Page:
Security Expert Warns FG On Dangers Of Proposed Settlement For Herdsmen

Ignatius Igwe  
Updated June 27, 2019


A security and defence intelligence expert, Group Captain Felix Iheanacho (retired) has warned the Federal Government on the dangers of its proposed settlement for herdsmen.

While appearing as a guest on Channels Television’s Politics Today, Iheanacho said the move is not a welcome development.

He noted that the communities meant to host the herdsmen were already reacting, suggesting that problems could arise if the Federal Government goes ahead with the plan.

“We have been seeing reactions. Most of the communities and areas where these settlements are proposed are already expressing resentment on this plan.

“I, therefore, think it deserves to be looked into. We need to review that plan because I see it as not a welcome initiative by those communities they are intended for.

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“I can see some problems arising therefrom if we do that without carrying those communities along with us,” he said.

When asked if the problem arose from the timing of the proposal or the idea, the security expert replied saying: “It is not just the timing, it is also the idea because we are looking at modernity. Culture is not static, culture is dynamic.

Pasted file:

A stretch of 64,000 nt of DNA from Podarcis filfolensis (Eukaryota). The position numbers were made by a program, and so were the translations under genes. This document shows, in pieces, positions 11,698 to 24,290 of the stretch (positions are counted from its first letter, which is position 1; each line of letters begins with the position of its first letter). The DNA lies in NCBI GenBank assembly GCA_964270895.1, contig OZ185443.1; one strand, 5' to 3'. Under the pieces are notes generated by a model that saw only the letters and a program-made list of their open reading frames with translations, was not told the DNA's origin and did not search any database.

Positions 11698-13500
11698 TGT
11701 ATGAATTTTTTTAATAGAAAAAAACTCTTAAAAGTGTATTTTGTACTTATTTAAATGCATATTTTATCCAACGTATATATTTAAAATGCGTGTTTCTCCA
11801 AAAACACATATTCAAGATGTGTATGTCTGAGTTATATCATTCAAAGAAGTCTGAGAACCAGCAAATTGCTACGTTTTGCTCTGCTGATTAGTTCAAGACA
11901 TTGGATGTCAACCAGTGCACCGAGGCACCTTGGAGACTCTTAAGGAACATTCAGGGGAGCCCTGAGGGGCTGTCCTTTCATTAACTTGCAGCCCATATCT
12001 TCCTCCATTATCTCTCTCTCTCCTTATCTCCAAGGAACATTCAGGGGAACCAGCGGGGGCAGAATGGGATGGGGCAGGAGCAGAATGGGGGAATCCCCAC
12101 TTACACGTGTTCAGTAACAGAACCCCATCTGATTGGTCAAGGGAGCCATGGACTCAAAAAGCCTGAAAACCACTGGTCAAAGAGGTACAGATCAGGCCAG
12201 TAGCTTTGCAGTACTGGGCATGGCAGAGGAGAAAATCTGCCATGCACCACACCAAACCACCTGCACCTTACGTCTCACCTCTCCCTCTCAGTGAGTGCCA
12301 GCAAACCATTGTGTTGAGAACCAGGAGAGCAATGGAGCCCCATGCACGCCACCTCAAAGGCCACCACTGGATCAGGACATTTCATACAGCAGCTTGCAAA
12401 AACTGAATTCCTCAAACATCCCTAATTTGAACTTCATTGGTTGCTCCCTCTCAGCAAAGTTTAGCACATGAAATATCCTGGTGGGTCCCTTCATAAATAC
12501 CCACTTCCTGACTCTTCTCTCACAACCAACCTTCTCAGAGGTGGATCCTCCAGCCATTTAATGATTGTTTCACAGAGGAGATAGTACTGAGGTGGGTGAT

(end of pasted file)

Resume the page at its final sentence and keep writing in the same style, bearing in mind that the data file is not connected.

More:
Iheanacho, however, wants the government to synchronize its farming methods in line with international best practices.

Speaking on recent attacks that that ravaged parts of the country leading to the several loss of lives and properties, the intelligence analyst said the nation lacks the political will to address the situation.

He, therefore, urged the political class to “do more. We need to develop the necessary political will and we also need to show concrete action to make sure that we stem this tide of insecurity.”

His warning comes two days after Federal Government announced it had begun to establish “Ruga Settlements” for herdsmen in 12 pilot states nationwide.

The Permanent Secretary in the Federal Ministry of Agriculture and Rural Development, Mohammadu Umar said the farm settlements when fully established would address the incessant clashes between Fulani cattle rearers and farmers.